Friday, 25 January 2019

Putting Together a Possession Based Non Shot Model

I've previously written about non shot based models as an alternative to purely shot based xG, as well as a way of incorporating the 90+% of onfield actions that are omitted in the former.

A valid criticism of shot based models is that a goal attempt needs to be registered before expected goals tallies can be increased.

However, it is intuitively realised that continued incursions deep into an opponent's half are dangerous, even if a shot isn't forth coming and a dangerous ball that is played across the face of goal also carries a non recorded level of threat.

Similarly, a penalty kick gives a disproportionately large xG figure, particularly when compared to numerous other passes into the box that don't result in a reckless lunge and a favourable ref.

An alternative approach might be to count attack based events, such as final third passes or progressive runs and relate these to a likelihood of scoring. But this seems rather arbitrary and lacking a framework.

Our approach is to select a consistent unit to describe the model that is analogous to a goal attempt and we've chosen a possession.

We then need an equivalent figure to the expected goal figure for an attempt made on goal. And just as a shot based xG model is driven by the probability of scoring with a shot/header given a variety of identifiable parameters, we have used the likelihood that a possession will result in a goal.

Shot or header location are the primary factors n a shot based xG model, but modellers have shied away from such things as finishing skill and or goal keeping prowess, as the proliferation of statistical noise often swamps any signal.

However, in the more event rich environment of passes and ball progressions we may be more confident in including such skill differentials into a non shot model, without straying too far into xG2 shot based territory.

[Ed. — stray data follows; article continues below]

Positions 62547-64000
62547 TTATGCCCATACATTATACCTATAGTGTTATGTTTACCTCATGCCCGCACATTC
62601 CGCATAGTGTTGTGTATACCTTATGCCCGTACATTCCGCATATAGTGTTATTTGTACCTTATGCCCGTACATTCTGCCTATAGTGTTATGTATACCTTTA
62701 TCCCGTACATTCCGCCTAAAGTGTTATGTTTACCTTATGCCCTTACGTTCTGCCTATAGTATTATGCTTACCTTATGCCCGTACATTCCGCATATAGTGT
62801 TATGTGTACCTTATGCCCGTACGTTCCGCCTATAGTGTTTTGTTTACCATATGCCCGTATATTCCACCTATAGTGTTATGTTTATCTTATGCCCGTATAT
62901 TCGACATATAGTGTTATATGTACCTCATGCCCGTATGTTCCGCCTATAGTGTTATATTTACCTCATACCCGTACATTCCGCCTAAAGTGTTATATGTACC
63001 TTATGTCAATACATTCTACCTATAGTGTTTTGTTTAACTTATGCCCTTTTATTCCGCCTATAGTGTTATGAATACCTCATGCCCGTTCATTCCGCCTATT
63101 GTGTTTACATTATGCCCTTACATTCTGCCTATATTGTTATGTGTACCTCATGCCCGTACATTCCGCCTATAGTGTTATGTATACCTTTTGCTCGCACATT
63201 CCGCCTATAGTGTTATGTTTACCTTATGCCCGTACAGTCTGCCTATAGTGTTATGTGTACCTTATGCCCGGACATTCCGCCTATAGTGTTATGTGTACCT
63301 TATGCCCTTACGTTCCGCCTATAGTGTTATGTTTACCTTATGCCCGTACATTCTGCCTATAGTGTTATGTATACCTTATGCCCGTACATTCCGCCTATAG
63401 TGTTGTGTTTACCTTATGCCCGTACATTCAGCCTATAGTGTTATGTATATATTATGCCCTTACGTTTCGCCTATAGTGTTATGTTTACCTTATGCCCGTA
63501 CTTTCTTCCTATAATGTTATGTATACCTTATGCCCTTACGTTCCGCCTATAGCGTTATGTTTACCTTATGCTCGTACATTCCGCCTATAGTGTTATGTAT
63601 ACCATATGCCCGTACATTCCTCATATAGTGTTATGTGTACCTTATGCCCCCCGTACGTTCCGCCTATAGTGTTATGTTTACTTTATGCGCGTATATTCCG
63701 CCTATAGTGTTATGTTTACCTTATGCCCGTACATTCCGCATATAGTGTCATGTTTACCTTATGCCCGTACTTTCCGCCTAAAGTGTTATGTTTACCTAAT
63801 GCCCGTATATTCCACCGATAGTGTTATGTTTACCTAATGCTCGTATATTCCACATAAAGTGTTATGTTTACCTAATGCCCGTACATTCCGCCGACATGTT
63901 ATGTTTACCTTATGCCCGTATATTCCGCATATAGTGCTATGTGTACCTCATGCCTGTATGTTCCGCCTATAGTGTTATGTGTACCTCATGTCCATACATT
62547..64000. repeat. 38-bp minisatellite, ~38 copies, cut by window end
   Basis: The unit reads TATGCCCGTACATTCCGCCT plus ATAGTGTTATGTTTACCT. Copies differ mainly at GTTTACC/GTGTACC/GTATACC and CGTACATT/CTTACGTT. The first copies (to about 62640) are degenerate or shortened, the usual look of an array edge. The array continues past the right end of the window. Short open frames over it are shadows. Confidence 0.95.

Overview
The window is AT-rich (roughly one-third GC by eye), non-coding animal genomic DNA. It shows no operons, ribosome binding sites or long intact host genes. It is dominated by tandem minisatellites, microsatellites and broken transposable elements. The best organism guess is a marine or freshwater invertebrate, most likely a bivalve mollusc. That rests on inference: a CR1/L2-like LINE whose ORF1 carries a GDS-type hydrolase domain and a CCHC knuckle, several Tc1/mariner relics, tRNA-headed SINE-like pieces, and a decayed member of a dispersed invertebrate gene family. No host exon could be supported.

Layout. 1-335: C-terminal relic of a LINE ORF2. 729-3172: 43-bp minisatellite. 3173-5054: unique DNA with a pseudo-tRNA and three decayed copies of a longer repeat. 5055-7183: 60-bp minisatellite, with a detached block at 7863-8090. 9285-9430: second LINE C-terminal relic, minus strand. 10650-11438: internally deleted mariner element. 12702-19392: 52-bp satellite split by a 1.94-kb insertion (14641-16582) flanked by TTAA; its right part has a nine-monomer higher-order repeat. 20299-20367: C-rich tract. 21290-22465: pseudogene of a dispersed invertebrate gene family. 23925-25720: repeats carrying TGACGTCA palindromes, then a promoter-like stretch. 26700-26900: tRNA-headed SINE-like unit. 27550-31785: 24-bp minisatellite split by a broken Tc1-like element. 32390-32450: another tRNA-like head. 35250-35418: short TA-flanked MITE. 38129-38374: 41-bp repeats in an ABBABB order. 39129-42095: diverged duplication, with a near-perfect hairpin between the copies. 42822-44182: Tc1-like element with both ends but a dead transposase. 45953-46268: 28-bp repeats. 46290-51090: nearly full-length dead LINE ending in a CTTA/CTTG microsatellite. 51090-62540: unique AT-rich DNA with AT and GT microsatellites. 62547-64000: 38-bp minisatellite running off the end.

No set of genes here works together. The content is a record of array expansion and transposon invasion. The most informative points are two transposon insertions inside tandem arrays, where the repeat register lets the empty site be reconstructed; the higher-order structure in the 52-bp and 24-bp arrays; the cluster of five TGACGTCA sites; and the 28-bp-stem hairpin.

Anyone who watched Burton's second leg game with Manchester City couldn't not be swayed by the obvious individual and technical ability on show from City compared to their hosts. And the implied level of goal threat was much higher when City gained possession compared to the Brewers in a similar pitch location.

Therefore, in constructing a non shot based model, as well as such familiar universals as location, we also incorporate factors which identify both above average proficiency in passing as well as in disrupting passes or carries.

Here's a table I posted at the end of last season, showing the level of over or under performance for Premier League teams in pass completion and pass disruption.

It's notable that Man City were the best at completing passing sequences and suppressing opponent's attempts.

We now have an assembly of ingredients to produce a non shot equivalent to the purely shot based model.

Above is a game by game summary of the non shot xG differential for Manchester City in 2017/18.

Unsurprisingly, a team committed to possession and passing excellence, with high quality players almost always creates a possession environment that gives them a superior non shot xG differential.

And here's a game by game tally for Liverpool in 2017/18

Together with a shot based approach, a non shot model can perhaps add nuance to the balance of power between two sides, based on the frequency, location of possessions and pre game skill differentials of the sides, as well as exploring, via a shot based xG model the, now familiar occasions where a goal attempt was generated.

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